“The God of the Bible does not depend on his human creatures for his well-being (see Psa. 50:8-13; Acts 17:25), nor, now that we have sinned, is He bound to show us favor.
“We can only claim from Him justice – and justice, for us, means certain condemnation. God does not owe it to anyone to stop justice from taking its course. He is not obligated to pity or pardon; if He does so it is an act, as we say, ‘of His own free will,’ and nobody forces His hand. ‘It does not depend on man’s will or effort, but on God’s mercy’ (Rom. 9:16, NEB). Grace is free, in the sense of being self-originated and of proceeding from One Who was free not to be gracious. Only when it is seen that what decides each individual’s destiny is whether or not God resolves to save him from his sins, and that this is a decision which God need not make in any single case, can one begin to grasp to biblical view of grace.”
~ J.I. Packer, Knowing God (Ch. 13, p. 132)
Knowing God by J.I. Packer
I can’t believe I’m only now discovering this book. What an amazing read, in every way deserving of the title “classic”. I’m about halfway through it at this point, and it’s quickly becoming a favorite.
Tinker, Tailor, Soldier, Spy by John Le Carre
I started this one primarily because I was interested in seeing the movie (which hits theaters next month). I’ve learned to appreciate it for its own merits, however, and I can honestly say that it’s one of the best espionage thrillers I’ve ever read. The plot is intricate and smart, the tension is gradually built but relentless, and George Smiley is now one of my all-time favorite literary characters.
Amusing Ourselves to Death by Neil Postman
A scathing and profound indictment of a media-drunk society obsessed with being “entertained”. Neil Postman is a brilliant writer, both smart and darkly humorous, and his examination of the cultural effects of show-business and television are eye-opening and thought-provoking.
Knox’s Irregulars by J. Wesley Bush
A sci-fi military thriller set in the 25th century. The author served as an airborne infantryman, military intelligence cryptolinguist, NGO worker, and historian… and he’s also a Reformed Christian. To quote one of the reviewers on Amazon.com, “Take a Tom Clancy novel like The Teeth Of The Tiger… set it in a universe like the one depicted in Firefly… sprinkle in a respect for the sensibilities of the Protestant Reformation, and you’ve got J. Wesley Bush’s new novel Knox’s Irregulars.”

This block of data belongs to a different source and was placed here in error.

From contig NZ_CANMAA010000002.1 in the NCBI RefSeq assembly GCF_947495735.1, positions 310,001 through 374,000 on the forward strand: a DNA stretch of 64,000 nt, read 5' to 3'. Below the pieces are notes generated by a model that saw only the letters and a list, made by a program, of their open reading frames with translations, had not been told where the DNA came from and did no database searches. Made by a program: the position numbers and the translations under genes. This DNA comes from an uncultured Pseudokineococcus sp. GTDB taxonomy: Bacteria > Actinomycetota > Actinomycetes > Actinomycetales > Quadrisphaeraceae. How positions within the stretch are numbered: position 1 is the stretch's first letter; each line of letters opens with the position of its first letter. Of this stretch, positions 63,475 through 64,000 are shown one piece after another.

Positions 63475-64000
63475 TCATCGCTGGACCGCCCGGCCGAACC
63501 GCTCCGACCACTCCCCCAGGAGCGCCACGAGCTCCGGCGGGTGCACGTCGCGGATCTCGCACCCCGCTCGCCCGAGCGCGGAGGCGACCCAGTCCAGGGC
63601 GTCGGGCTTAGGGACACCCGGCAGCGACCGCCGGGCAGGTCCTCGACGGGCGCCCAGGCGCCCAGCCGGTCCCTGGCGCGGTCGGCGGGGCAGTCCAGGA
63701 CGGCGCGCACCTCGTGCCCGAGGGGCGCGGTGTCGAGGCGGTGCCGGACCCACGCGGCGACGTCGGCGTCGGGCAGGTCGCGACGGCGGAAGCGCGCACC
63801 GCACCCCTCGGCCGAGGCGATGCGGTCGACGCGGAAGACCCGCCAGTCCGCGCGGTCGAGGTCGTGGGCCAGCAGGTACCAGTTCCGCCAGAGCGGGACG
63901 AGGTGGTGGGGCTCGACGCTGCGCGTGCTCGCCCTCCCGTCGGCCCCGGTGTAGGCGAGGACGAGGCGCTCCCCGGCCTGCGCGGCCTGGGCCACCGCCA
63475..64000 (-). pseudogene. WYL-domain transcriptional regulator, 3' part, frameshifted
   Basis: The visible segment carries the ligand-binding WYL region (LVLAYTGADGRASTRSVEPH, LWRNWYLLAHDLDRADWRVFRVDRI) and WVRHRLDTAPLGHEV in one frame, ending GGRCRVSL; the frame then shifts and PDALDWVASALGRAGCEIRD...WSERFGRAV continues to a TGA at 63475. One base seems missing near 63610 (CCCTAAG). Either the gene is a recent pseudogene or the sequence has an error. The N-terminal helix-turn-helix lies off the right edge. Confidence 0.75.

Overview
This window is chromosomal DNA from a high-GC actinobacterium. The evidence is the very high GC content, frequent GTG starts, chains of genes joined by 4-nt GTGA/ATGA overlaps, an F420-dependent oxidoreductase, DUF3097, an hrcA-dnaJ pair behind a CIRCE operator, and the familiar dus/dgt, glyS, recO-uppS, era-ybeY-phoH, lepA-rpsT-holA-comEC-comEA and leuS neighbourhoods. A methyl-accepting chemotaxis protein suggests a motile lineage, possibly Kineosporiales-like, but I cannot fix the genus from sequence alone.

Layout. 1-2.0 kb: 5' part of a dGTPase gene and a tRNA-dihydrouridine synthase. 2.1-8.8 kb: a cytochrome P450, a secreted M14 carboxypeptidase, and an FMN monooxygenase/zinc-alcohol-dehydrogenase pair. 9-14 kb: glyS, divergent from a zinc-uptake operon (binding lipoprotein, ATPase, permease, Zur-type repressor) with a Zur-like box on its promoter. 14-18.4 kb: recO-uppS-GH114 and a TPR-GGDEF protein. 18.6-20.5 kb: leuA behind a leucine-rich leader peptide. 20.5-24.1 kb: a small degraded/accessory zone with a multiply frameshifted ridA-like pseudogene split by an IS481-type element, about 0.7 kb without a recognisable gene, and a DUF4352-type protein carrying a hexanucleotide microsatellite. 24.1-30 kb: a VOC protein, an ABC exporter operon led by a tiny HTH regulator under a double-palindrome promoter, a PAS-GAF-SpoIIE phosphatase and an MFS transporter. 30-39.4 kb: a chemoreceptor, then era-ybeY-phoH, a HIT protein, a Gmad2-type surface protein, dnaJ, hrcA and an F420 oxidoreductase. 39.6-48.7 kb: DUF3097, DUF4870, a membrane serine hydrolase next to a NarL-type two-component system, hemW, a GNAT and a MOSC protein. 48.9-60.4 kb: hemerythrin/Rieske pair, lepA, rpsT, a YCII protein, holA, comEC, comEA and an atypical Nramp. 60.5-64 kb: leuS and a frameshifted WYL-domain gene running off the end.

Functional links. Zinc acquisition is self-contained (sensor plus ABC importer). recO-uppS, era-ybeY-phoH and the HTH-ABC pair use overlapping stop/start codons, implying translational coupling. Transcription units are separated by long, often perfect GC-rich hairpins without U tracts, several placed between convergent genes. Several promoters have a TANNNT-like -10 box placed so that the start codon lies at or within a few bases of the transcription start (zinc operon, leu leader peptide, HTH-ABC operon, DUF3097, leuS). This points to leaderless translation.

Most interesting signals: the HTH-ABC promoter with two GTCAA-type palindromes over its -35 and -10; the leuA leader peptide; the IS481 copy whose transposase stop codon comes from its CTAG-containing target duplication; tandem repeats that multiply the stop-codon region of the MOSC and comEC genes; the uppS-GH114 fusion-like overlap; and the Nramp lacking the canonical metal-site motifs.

Empire by Niall Ferguson
A well-written account of the rise and fall of the British World Order, as well a fascinating account of its impact – both positive and negative – on the surrounding world. I’m not entirely certain I agree with all of the author’s conclusions (and I don’t believe he’s writing from a Christian perspective), but nevertheless, it’s a superb read so far.
A Tale of Two Cities by Charles Dickens
What can I say? It’s a classic and I should’ve read it years ago. I’m not the biggest fan of Dickens’ – it is my personal opinion that he waxeth a little too verbose sometimes – but I have to say I’m really enjoying this one.
Carry a Big Stick by George Grant
An inspiring little biography of the inimitable Theodore Roosevelt, one of my favorite historical figures. I had to laugh at the Amazon.com reviews denouncing it as a “right-wing Christian propaganda piece”. *gasp* Well imagine that! A book about a Christian man written from a Christian perspective? *double gasp* Preposterous! How dare they…
Economics In One Lesson by Henry Hazlitt
Who knew economics could be so interesting and fun to study? Hazlitt does a superb job of making even the most complex economic theories easy to grasp, without dumbing them (or the reader) down. Concise, painlessly intructive, and a vigorous contender for free-market capitalism. Definitely recommended.
A Summary of Christian Doctrine by Louis Berkhof
A brief but instructive presentation of the Christian religion written in the 1960s. So far, very little of the subject matter is new to me (one of the advantages of growing up in a Christian home), but I always welcome a good “refresher”.
What’s on your bookshelf right now?
“If we pursue theological knowledge for its own sake, it is bound to go bad on us. It will make us proud and conceited. The very greatness of the subject matter will intoxicate us, and we shall come to think of ourselves as a cut above other Christians because of our interest in it and grasp of it… [We must be] interested in truth and orthodoxy, in biblical teaching and theology, not as ends to themselves, but as means to further ends of life and godliness.”
~ J.I. Packer, Knowing God (Ch. 1, pp. 21, 22)